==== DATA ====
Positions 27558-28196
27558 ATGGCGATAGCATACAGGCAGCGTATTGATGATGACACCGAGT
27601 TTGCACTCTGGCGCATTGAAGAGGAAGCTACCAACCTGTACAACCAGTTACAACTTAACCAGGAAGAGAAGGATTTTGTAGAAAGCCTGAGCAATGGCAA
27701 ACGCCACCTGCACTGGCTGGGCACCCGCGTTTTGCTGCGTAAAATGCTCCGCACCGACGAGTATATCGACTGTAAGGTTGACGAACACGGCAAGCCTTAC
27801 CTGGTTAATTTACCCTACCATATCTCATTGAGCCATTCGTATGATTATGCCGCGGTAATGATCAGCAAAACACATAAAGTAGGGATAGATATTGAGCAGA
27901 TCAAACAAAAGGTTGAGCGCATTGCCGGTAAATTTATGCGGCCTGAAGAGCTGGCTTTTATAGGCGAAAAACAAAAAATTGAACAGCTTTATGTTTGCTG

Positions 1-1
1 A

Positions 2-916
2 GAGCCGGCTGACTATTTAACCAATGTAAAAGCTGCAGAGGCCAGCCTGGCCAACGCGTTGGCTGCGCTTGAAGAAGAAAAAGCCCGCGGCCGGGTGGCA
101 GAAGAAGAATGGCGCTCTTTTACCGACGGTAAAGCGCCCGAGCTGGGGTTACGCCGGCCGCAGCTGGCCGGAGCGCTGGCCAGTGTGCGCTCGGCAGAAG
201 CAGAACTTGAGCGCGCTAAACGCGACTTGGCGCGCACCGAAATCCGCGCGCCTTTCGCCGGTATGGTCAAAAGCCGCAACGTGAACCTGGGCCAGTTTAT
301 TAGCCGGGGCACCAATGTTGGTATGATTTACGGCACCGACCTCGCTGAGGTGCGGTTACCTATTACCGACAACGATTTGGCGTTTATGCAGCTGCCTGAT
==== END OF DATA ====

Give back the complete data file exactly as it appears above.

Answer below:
Positions 27558-28196
27558 ATGGCGATAGCATACAGGCAGCGTATTGATGATGACACCGAGT
27601 TTGCACTCTGGCGCATTGAAGAGGAAGCTACCAACCTGTACAACCAGTTACAACTTAACCAGGAAGAGAAGGATTTTGTAGAAAGCCTGAGCAATGGCAA
27701 ACGCCACCTGCACTGGCTGGGCACCCGCGTTTTGCTGCGTAAAATGCTCCGCACCGACGAGTATATCGACTGTAAGGTTGACGAACACGGCAAGCCTTAC
27801 CTGGTTAATTTACCCTACCATATCTCATTGAGCCATTCGTATGATTATGCCGCGGTAATGATCAGCAAAACACATAAAGTAGGGATAGATATTGAGCAGA
27901 TCAAACAAAAGGTTGAGCGCATTGCCGGTAAATTTATGCGGCCTGAAGAGCTGGCTTTTATAGGCGAAAAACAAAAAATTGAACAGCTTTATGTTTGCTG

Positions 1-1
1 A

Positions 2-916
2 GAGCCGGCTGACTATTTAACCAATGTAAAAGCTGCAGAGGCCAGCCTGGCCAACGCGTTGGCTGCGCTTGAAGAAGAAAAAGCCCGCGGCCGGGTGGCA
101 GAAGAAGAATGGCGCTCTTTTACCGACGGTAAAGCGCCCGAGCTGGGGTTACGCCGGCCGCAGCTGGCCGGAGCGCTGGCCAGTGTGCGCTCGGCAGAAG
201 CAGAACTTGAGCGCGCTAAACGCGACTTGGCGCGCACCGAAATCCGCGCGCCTTTCGCCGGTATGGTCAAAAGCCGCAACGTGAACCTGGGCCAGTTTAT
301 TAGCCGGGGCACCAATGTTGGTATGATTTACGGCACCGACCTCGCTGAGGTGCGGTTACCTATTACCGACAACGATTTGGCGTTTATGCAGCTGCCTGAT